Parent Trap 2



("Let's Keep What We've Got"

by Marilyn McCoo)

Let's keep what we've got

Let's not let it go

Let's hold what we have

What we have

is so very wonderful

It's like nothing else around

Think of what we've found

and let's not lose it

It's so beautiful

It's like sailboats

in the sun

Think of all the fun

And let's not lose it

Here we are

Looking at today

Feeling good inside

And as we face

the future years

Let's hope someday

We'll look back and say

All the dreams we dreamed

Were not denied

It's so wonderful

It's like nothing else around

Think of what we've found

and let's not lose it

It's so beautiful

It's like music in the air

Think of all we share

And let's not lose it

It's so wonderful

It's like nothing else around

Think of what we've found

And let's not lose it

(girl) Mom!


What on earth is wrong?

Mom, we can't move

to New York. We can't.

There was a thing on the news just

now about a woman in Manhattan

who got attacked

by a guy in a nun's suit!

Habit, Nikki.

I don't care why he did it.

Don't you just think that's the

creepiest thing in the whole world?

I mean a nun's suit

is called a habit, Nikki.

What are you doing

still in your nightdress?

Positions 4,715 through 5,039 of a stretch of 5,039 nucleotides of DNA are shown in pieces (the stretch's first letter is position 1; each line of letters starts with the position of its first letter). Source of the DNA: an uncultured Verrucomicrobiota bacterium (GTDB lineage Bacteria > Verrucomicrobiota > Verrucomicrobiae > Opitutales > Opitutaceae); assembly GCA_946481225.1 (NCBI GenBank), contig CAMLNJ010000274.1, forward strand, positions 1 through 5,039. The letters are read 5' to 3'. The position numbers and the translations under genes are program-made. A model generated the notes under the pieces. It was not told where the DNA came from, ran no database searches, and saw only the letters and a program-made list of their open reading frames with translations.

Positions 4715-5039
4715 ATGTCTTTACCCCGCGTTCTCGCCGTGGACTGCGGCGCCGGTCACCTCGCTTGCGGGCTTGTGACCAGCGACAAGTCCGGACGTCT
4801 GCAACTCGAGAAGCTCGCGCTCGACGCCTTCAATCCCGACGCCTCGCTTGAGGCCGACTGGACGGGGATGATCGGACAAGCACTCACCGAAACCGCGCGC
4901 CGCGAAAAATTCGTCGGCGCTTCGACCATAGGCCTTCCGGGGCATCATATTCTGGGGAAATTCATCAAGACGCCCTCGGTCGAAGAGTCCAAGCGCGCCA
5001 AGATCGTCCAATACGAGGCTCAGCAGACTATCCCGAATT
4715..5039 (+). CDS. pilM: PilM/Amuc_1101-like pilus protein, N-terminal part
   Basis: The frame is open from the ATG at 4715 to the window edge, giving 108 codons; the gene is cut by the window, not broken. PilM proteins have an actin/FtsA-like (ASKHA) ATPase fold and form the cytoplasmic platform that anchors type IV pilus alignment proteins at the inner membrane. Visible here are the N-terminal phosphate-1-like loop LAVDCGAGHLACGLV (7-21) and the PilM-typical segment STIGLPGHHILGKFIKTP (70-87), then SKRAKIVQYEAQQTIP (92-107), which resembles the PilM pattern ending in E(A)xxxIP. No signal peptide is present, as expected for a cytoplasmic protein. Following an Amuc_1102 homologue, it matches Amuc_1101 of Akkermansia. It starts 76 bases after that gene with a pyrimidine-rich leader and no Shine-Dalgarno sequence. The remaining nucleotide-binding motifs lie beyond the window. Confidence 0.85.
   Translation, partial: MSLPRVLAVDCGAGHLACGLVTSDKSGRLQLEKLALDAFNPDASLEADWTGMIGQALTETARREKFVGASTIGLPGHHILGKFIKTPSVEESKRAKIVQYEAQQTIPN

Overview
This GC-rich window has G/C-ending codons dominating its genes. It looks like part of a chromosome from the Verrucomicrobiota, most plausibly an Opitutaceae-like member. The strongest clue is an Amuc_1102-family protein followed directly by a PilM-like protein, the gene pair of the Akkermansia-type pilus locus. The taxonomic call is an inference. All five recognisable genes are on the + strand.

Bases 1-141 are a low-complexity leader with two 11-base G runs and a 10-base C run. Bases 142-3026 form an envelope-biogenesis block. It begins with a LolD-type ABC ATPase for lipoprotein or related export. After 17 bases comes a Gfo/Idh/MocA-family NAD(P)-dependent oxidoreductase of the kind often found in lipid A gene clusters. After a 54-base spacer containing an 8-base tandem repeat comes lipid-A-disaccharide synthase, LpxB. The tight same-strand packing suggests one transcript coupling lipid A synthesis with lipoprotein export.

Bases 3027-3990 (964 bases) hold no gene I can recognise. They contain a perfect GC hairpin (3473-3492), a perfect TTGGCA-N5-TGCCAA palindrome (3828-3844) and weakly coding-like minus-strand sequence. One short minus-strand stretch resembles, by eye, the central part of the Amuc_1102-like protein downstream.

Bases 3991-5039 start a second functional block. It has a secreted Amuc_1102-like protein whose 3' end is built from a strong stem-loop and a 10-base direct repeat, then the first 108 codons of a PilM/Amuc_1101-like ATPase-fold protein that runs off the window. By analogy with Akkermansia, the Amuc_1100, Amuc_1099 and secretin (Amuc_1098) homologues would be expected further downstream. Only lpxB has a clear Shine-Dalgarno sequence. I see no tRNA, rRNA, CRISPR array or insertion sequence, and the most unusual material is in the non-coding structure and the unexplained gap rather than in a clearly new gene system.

You've got to be in school in ten minutes.

Now, will you please get it off?

Nikki, we can't let things

like this bother us.

Crime is a terrible problem

in every city these days.

Yeah, but the newsman

also said something

about another plane crash

up north.

It's obviously not safe for us to fly there,

so why don't we just stay put in Tampa?

We're driving to New York, Nicole.

That's even worse!

Don't you know more people die in car

wrecks than in plane crashes anyway?

I'm telling you, Mom,

this move is jinxed.

Come on, Nikki.

Now, just get on, please.

In fact, I'm not even sure

the streets are safe enough

for me to walk to summer school today.

Maybe I just better stay home.

Look, just do your shoes up

and stop talking so much.

But if I'm not going to New York,

then I don't need to get my grades up

to get into some stupid, snobby,

New York all-girls school.

So why waste my whole summer

in some dumb English class?



Oh, no.

I think I'm getting sick.

Well, is it any wonder?

You're working yourself up

into quite a state.

Oh, Nikki, darling.

I know this move

is a bit scary for you.

It's a bit scary for me too.

But I promise you it's for

the best for both of us.


You'll see.

I doubt it.

(bell rings)

Hi, I'm Mary Grand.

I think I used to see you a lot

in the cafeteria last year.

Yeah. I'm Nikki Ferris.

Weren't you a Pop Warner


Uh-huh. It was so neat.

One time we even got to go to

Tallahassee for the championships.

With all those cute

football players?

That's so cool.

You should be one for this season.

The tryout's at the end of August.

I'll be gone by then.

Where will you be?

Dead, probably. We're moving

to New York. Isn't that gross?

How come?

My mom got a job promotion.

Plus she thinks it'll be good for